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Phishing scam hits Steam

For those of you on Steam or involved in the Steam community, beware! Phishers are out for your account.

Phishing is internet slang for a scam designed to copy down your login information and password. Often times you will be given a link that leads to a web page identical to one you visit often, like myspace, facebook, or Steam, and it will ask for your password. As soon as you enter your password, it is sent to whoever is running the scam, and they can log into your account and change the password to whatever they want, effectively locking you out.

A widespread phishing scam has hit the Steam community and dozens of users are getting their accounts stolen. Exactly why this is occuring isn't clear, but we can all guess the usual reasons: hackers are bored, someone wants to prove they have a big something, or people are just being dicks.

Regardless of the reasons behind it, a few things you should know:

Never, ever, give your Steam password to someone. A Steam support ticket will not ask you for your password. Steam admins do not need to know it in order to help or ban you. No one, short of yourself, will ever need the Steam password.

This scam is particularly malicious because it is not bot-driven. Many phishing programs are user-free; scripts running in HTML can do the trick. This particular con seems to be centered around the same group of people who actually attempt to convince you of things. If anyone asks you to join their Steam group or community page and gives you a link, grill them on details. Make damn sure that they are who they say they are. If you have a lot of friends you don't know very well on your list, just don't click any links they send you until these guys are put down.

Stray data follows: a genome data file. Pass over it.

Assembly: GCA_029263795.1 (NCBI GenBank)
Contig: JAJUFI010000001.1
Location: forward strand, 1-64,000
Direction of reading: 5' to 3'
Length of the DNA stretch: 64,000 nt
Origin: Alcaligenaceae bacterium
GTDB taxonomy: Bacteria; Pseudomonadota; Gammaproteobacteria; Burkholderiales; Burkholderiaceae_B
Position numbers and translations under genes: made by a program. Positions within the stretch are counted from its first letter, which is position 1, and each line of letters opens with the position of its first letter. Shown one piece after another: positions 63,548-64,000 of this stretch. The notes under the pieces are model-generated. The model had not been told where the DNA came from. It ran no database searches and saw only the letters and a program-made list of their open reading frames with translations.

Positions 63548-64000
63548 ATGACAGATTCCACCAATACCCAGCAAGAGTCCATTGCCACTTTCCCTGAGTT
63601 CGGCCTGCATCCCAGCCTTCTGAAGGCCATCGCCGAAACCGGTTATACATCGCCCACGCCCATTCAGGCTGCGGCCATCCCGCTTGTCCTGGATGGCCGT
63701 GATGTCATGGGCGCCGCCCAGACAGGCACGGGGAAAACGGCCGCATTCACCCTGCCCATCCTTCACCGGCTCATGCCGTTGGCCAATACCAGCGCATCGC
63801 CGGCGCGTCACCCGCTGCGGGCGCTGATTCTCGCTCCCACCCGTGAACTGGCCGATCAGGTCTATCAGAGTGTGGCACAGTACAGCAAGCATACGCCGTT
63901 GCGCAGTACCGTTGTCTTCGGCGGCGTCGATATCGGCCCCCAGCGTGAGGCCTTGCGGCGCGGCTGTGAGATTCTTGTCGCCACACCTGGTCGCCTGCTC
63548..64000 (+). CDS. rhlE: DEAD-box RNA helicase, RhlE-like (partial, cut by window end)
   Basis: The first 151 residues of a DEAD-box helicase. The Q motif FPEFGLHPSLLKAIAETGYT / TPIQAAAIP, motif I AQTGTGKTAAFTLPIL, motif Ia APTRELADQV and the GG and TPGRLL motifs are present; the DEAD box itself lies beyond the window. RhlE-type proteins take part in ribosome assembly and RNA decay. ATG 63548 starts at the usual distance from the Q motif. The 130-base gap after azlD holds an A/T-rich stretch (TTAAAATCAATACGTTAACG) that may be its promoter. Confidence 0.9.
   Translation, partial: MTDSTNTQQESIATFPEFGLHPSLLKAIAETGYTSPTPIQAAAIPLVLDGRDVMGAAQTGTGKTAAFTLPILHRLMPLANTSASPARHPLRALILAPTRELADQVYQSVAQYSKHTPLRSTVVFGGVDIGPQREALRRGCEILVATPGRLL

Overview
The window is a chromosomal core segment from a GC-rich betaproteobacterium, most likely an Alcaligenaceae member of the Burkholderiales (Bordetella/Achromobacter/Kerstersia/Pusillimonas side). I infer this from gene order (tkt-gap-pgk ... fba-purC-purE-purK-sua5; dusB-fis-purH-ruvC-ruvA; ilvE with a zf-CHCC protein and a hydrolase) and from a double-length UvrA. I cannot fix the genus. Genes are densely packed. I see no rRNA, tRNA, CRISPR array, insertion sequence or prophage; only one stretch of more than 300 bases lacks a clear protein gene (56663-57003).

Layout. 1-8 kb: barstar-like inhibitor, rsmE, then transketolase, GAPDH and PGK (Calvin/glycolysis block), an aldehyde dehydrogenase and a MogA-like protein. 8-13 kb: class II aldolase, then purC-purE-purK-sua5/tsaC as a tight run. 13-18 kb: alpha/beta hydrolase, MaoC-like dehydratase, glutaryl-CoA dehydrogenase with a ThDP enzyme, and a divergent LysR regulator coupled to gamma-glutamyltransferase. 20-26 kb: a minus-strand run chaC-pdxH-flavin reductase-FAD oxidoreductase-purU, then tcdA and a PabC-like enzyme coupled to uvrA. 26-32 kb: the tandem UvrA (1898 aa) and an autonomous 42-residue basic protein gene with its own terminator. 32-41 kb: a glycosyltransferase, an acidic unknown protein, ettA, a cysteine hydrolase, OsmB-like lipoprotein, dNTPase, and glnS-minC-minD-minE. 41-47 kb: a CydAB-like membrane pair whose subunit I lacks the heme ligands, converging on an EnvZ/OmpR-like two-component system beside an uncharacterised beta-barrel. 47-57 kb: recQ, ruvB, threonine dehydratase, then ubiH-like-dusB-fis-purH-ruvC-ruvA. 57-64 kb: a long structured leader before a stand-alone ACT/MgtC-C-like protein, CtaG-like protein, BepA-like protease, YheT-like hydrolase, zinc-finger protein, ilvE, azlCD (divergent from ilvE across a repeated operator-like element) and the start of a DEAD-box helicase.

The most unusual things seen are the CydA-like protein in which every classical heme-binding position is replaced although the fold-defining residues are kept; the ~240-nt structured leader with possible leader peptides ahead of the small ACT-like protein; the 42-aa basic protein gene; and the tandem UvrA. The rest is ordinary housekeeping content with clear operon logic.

A big problem with this scam is that if you are in-game, the Steam user interface will show the community page without the URL visible. Phishing can be picked out if the URL you visit is slightly different to the one you were expecting to see. As a result, people honestly believe that they are being sent a link to a Steam community page that requires yet another login.

Big hint there. Steam won't ask you to login to the community pages unless you are offline, signed off of friends, or trying to get into the forums. Watch out!

To be honest, a lot of good gamers I know have fallen prey to this one. For the time being, it's probably safest not to click any links people send you over Steam friends. In fact, just don't send each other links if you can help it.

If you're the guys running this: Find a better way to prove you're tough than messing with people's accounts. Nobody cares, grow up, and get a job, dammit.

Update:

Just now released on multiple forums: the phishers are claiming to be either your friends, clan-mates, or fellow players. Their MO is to ask you to click a link in order to join something so they can get a free server, or to click the link so they can get your support for a Steam ticket. Do not, under any circumstances, listen to someone asking you to help them get a free server. No server host will allow a free server based simply on having a big group in the Steam community.

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